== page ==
The software also allows the user to create new product types or alter the inspection parameters. The contours are detected by the system in advance, and the user simply has to select the contours to be inspected. The user can assign them go/no-go criteria, such as the maximum size of crack that can be tolerated or the maximum and minimum rivet diameter. ‘It is thus possible for the system to learn arbitrary free-form areas and curve geometries within a short space of time,’ stresses Gruber.

With a network connection it is possible to load parameter sets and images from the production level and analyse and optimise them offline. The updated software can then be transferred back to the production system without interrupting production. As the system is networked, it can be operated and monitored entirely from the office, or by means of a teleservice or remote control. Thus, even camera settings can be transferred to all lines in this way.

In addition, the production process can be optimised and documented on the basis of the data obtained. The system also offers various statistical functions for the visualisation and data analysis of the results obtained in the inspection process, as Gruber explains: ‘The results of the analysis over time can be displayed in a bar chart, for example. The trend view allows the proportion of faults and fault classes to be displayed.’

The statistical functions are assigned filter criteria. It is thus possible, for example, with a mouse click, to extract and display line-related, station-related or fault type-related data. You can also set warning thresholds and display them in the statistics. Ball Packaging Europe is highly satisfied with the results of this inspection station. ‘In addition to providing 100 per cent, documented quality, the detailed analysis and visualisation functions of TCVision allow changes that take place in the process to be detected quickly and in good time,’ says Gruber. ‘You get not just quality control but also the opportunity to improve the whole process and dramatically reduce the reject rate.’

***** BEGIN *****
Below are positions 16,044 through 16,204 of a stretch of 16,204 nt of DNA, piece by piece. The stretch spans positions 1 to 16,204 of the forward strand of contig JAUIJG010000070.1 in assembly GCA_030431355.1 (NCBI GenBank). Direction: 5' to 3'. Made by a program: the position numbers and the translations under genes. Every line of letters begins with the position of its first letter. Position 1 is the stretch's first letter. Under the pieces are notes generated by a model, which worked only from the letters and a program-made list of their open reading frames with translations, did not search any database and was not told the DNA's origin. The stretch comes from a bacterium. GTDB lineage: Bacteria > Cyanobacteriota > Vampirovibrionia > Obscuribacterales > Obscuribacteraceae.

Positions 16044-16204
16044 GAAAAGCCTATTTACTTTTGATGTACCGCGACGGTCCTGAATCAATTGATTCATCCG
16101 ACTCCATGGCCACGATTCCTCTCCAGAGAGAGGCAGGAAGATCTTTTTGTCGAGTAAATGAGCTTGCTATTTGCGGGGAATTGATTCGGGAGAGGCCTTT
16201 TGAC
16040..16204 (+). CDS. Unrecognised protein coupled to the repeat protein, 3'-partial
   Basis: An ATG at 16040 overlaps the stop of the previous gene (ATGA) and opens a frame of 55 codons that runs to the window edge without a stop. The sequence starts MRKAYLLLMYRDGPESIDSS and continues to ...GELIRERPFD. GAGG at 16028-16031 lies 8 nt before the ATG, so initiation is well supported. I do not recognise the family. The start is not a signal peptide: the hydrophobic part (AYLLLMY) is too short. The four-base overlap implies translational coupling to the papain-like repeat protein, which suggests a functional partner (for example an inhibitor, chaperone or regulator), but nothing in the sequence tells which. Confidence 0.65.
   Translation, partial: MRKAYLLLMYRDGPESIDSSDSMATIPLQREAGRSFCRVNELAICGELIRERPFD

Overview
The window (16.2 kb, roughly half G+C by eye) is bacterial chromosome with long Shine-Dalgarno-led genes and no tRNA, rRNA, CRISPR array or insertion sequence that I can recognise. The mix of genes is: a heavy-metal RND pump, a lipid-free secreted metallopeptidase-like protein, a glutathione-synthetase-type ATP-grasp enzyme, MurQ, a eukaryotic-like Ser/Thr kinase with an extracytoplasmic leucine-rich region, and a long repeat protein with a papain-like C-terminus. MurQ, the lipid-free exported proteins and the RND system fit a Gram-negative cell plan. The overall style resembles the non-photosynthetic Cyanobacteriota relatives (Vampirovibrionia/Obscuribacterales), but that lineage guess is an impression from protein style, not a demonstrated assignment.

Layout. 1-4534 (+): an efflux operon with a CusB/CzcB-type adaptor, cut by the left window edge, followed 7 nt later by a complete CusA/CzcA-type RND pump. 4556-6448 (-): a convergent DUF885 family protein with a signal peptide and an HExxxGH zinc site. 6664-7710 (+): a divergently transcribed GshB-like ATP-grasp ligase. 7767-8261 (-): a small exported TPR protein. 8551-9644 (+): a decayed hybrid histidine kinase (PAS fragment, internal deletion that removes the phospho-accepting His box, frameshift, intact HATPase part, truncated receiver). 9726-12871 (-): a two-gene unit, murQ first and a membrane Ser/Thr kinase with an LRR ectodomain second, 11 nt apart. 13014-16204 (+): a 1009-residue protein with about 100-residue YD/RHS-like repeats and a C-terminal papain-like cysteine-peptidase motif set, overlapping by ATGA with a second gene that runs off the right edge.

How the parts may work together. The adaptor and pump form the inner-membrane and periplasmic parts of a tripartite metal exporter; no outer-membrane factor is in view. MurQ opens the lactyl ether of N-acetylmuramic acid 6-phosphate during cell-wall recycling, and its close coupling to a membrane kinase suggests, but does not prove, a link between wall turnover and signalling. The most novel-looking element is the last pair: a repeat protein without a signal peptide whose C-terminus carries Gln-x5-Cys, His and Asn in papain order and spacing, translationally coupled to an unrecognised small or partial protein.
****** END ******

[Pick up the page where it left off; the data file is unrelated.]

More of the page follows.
Finally, Sick IVP has also developed a smart camera system suitable for use in canning applications, where it is essential that the lid of the can is correctly attached and that there is no damage on the top surface. The IVC-3D camera can be used to check the surface and height of the cans for defects. The camera combines imaging and analysis into one camera housing, using the same image processing tools used for 2D cameras. The smart camera can be set up using a PC, and can then operate standalone or as part of a network. Inspection results can be sent directly to a PLC or handling equipment, and results monitored via

Krones has introduced the Linatronic 735, a compact empty-bottle inspector with high-precision IRIS technology and ‘BIRD’ intelligent image processing for avoiding incorrect rejections, plus hygienic machine design with inclined outer surfaces. The inline machine inspects glass and plastic containers with diameters from 50 to 110mm and heights from 60 to 400mm for damage and soiling, so that the containers in which the product is subsequently filled are flawless in terms of both appearance and hygiene.

The requisite inspection units are selected to suit the particular application category involved. They can also be retrofitted at need. The standard inspection units provided are base, sealing-surface and residual-liquid (HF/IR)-monitoring. As optional inspection units, the client can integrate check routines for side-wall, inside wall, thread, lateral neck finish or foreign bottles. The automatic type change-over feature means that no handling parts are required.

Container sorting with the Sekamat system has now been upgraded to include a colour camera for differentiation by means of the bottle’s colour, thus providing enhanced sorting convenience. In addition, the revamped linear rejection unit has been constructed to meet stringent standards of hygiene.

The upgraded Sekamat inspection system monitors the bottles by criteria like height, diameter, contour, colour or glass embossing. It also inspects them for the presence of closures, and detects any full containers. It differentiates between PET and glass bottles using a high-resolution CCD colour camera, whose signals are processed in realtime using DART technology.

If bottles do not conform to the production specifications, they have to be rejected. In the new Sekamat, this is preferably accomplished with a design-enhanced version of the linear rejection unit. For linear rejection, the containers are pushed gently sideways to the end position onto a parallel conveyor. The Sekamat can be used at a machine speed of up to 72,000 containers an hour.